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Micki Peluso

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Member Since: Feb, 2008

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Featured Book
Pumpkin Hill
by David Seaburn

Six people's lives are changed forever by the startling events that occur at a rural crossroads named Pumpkin Hill...  
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Books by Micki Peluso
Coming Home
By Micki Peluso
Friday, July 17, 2009

Rated "PG13" by the Author.

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Recent stories by Micki Peluso
· Views from a Hospital Room
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           >> View all 41

This is a prompt story joining two prompts togert. One, a rewrite of the 'Prodigal Son' from the bible and the second, a happy Fourth of Jouly story--won second place.

“You did what?” Christian’s father’s face looked ready to burst. “Your mother’s going to kill you. You do know that, right?”
“Nah, Dad, that’s why I told you first, so you can calm her down.”
Christian handed his Marine Corp induction papers to his father and went upstairs for a shower. It was the end of June and the summer heat had descended with white-hot fury.
“What’s all the racket?” his sister Jillian asked, coming through the sliders from the backyard pool. “What’s ‘golden boy’ done? Surely nothing serious since he’s so perfect.”
A loud thump made them turn to look out the front window.
“Unbelievable! Your mom banged into the garage door again. How many times must I . . .”
“Well,” Jillian interrupted. “I did warn you not to let her use the garage door opener. She never waits for the door to open all the way.”
“Get me a beer, will you, Jill? I have some news your mother’s not going to like.”
Christian took a quick turn toward the back door when he realized his mother was home, but his father called him back. It was family conference time. After his mother finished yelling and scolding, she called upon her best weapon—tears. Then the guilt trip.
“John, if you didn’t fill his head with all your war stories about the first Gulf War he wouldn’t be running off to this one! I could just scream!”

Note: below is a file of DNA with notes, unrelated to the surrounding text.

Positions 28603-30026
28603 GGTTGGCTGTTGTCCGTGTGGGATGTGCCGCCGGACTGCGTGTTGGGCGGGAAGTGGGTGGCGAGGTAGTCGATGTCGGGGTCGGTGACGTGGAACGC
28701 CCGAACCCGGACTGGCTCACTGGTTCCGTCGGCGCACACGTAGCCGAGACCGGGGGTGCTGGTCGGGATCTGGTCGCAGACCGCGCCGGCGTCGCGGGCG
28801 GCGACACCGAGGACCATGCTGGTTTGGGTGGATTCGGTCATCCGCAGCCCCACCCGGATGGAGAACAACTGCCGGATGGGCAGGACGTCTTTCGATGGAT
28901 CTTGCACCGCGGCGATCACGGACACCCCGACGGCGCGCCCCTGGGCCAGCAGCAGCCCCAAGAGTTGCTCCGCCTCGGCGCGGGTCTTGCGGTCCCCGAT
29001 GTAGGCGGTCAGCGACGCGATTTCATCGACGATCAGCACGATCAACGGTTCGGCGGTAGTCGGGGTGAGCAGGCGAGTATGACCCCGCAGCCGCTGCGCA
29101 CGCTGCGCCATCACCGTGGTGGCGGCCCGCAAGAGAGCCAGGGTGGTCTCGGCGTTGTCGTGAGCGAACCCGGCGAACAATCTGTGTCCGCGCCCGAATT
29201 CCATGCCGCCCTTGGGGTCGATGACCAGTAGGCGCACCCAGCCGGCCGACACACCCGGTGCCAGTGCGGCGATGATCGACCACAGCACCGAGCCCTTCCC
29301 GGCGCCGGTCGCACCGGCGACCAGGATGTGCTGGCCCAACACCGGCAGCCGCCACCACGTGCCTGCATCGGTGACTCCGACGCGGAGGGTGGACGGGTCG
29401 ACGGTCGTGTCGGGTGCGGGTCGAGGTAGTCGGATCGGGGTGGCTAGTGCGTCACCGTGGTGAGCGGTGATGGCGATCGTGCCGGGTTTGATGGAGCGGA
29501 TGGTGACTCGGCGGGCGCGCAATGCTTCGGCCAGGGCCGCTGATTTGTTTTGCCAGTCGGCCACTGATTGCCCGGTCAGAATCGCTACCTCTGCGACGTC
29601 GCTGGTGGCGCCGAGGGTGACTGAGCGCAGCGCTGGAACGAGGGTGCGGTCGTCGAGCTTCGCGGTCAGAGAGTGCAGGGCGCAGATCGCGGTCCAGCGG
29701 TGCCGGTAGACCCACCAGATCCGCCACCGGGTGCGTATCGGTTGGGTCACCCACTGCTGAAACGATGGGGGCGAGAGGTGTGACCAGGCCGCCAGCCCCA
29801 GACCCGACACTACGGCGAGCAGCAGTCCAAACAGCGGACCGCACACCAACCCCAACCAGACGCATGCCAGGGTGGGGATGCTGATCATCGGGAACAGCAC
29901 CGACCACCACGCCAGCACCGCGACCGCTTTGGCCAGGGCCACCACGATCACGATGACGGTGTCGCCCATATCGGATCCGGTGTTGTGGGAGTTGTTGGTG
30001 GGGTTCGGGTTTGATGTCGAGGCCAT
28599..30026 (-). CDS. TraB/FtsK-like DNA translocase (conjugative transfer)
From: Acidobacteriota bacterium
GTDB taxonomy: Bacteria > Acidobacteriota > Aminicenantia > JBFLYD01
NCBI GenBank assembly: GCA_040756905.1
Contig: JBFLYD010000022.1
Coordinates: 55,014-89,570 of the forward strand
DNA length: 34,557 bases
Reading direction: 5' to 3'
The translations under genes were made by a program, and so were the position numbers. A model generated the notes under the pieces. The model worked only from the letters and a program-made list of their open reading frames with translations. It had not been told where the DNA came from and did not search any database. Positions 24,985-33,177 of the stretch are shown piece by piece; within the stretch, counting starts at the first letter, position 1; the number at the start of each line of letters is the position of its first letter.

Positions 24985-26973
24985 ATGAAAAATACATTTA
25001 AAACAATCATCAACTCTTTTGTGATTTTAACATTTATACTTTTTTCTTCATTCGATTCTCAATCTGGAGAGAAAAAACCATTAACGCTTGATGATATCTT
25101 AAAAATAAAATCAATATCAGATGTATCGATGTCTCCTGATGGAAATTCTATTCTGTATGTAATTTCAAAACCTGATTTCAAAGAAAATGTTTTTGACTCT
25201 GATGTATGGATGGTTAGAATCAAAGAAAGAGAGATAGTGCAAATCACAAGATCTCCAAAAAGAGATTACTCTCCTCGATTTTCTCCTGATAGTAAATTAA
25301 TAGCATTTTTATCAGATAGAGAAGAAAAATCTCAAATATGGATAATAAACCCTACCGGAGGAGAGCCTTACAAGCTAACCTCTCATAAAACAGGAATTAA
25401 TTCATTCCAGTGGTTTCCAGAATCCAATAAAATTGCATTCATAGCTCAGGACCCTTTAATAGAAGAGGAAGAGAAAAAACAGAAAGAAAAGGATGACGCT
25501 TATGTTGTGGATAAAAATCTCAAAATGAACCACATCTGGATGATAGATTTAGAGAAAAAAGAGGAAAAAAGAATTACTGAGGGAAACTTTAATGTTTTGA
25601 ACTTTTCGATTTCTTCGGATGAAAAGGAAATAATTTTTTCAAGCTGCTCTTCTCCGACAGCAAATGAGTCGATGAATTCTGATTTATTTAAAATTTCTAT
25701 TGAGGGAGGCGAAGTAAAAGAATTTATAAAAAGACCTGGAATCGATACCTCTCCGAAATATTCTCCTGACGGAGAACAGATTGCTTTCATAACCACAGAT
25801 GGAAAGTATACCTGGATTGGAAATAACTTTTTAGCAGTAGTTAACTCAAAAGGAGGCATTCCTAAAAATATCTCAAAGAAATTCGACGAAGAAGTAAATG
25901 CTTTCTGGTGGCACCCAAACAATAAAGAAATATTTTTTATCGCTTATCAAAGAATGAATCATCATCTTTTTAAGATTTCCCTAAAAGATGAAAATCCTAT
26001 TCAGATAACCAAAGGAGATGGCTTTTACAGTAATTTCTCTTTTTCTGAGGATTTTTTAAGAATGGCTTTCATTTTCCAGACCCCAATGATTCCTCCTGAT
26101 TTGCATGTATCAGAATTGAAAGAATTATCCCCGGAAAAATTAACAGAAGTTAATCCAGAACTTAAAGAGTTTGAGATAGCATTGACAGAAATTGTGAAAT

“You’ve done enough screamin’, Marie. He’s gone and done it, so just get used to it.”
“Can I have his room?” Jillian asked. It’s bigger than mine and he won’t be needing it.”
“Be quiet, Jillian,” her mother snapped.
Jillian stood up from the kitchen table and went to her room, muttering how her precious brother was fawned over even when he did something without their consent or approval. When would it ever be about her?
Unknown to his family, Christian had been working on his enlistment long before he mentioned it. He was scheduled to fly out of Kennedy airport from his Long Island home in three days. His father drove him to the airport. His mother and sister stayed home; one weeping and the other ecstatic over becoming an only child at last. Maybe now they’ll see me as a person, Jillian thought.
With the Fourth of July family party in a few days, John and Marie steeled themselves for the ordeal of telling their painful story over and over again. Jillian was happy, thinking she wouldn’t have to listen to her relatives bragging about ‘golden boy’ for a change. Again, she was disappointed as the talk of the party was all about Christian and the shocking thing he’d done. Jillian slipped off to her room, put on her headphones and tried to get into a good book. She looked forward to fall when she’d enter her second year of college.
Things didn’t go quite the way Jillian had hoped during her brother’s eighteen month tour of duty in Iraq. The house was quiet—no Christian to make jokes and keep the family laughing. Her mom was depressed, while her dad was torn between missing his son yet unable to hide his pride.
Christian’s tour was nearly over when two uniformed marines rang the doorbell. Jillian answered it and seeing their somber faces, ran to get her parents. Marie saw the marines and began sobbing; John, white-faced, asked them inside. Jillian felt a knot in her stomach and thought she might throw up.
“I’m sorry to inform you that your son is missing in action”, the older of the two soldiers said gently. Marie fainted before he could say anything more and Jillian ran to her room. When she awoke after crying herself to sleep, it was dark outside, starless, with only the distant hoot of an owl to break the silence of the night. She went downstairs and stood behind the kitchen door, listening to her parents talk in soft tones.
“Jillian,” her father called out. “You can join us. It’s time you stopped your incessant eavesdropping.”
Jillian slipped into a chair, trying not to call any more attention to herself—the little attention she got always seemed negative.
It turned out that Christian was actually considered AWOL. According to the latest report, he’d gone into a small town on the outskirts of Tehran with a few buddies. They returned—Christian didn’t. None of them noticed at first and later searches proved futile.
Two years passed and still no word of Christian. Jillian had her parents all to herself but found it wasn’t all she’d expected. The family had no closure and their home was somber.